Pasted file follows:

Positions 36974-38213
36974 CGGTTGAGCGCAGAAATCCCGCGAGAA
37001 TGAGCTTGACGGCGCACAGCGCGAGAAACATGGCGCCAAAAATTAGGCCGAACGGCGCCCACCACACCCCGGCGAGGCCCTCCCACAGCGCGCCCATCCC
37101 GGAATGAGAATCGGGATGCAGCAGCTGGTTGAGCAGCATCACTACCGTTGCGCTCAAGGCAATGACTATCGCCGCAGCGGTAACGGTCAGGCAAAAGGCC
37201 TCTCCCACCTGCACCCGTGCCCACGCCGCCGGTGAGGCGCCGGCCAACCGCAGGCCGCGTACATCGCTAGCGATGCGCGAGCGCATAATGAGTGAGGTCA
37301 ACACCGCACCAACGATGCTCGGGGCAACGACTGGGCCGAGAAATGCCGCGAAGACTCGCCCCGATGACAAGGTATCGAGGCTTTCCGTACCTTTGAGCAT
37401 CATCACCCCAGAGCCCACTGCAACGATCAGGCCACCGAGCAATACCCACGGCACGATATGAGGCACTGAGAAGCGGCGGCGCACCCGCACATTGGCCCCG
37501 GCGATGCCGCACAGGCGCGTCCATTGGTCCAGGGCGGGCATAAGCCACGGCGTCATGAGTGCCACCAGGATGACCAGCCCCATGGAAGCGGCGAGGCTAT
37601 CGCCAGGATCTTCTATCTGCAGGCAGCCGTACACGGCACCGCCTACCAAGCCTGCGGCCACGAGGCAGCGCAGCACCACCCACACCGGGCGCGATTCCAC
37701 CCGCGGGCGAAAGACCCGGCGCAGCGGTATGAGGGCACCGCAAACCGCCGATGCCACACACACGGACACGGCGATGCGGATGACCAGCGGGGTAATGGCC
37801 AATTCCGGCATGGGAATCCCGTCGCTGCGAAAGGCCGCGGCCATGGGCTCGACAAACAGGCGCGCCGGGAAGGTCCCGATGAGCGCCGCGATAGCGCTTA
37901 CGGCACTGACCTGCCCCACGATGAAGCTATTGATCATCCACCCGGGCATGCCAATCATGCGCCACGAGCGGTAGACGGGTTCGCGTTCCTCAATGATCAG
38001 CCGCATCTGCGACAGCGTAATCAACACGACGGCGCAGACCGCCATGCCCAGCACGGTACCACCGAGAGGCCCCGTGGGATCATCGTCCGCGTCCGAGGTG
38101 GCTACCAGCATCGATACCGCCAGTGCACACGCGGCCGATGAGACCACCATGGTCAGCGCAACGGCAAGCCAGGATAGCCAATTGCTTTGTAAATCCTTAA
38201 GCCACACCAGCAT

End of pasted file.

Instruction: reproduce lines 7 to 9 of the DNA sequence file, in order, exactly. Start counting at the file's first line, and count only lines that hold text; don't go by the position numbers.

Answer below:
37401 CATCACCCCAGAGCCCACTGCAACGATCAGGCCACCGAGCAATACCCACGGCACGATATGAGGCACTGAGAAGCGGCGGCGCACCCGCACATTGGCCCCG
37501 GCGATGCCGCACAGGCGCGTCCATTGGTCCAGGGCGGGCATAAGCCACGGCGTCATGAGTGCCACCAGGATGACCAGCCCCATGGAAGCGGCGAGGCTAT
37601 CGCCAGGATCTTCTATCTGCAGGCAGCCGTACACGGCACCGCCTACCAAGCCTGCGGCCACGAGGCAGCGCAGCACCACCCACACCGGGCGCGATTCCAC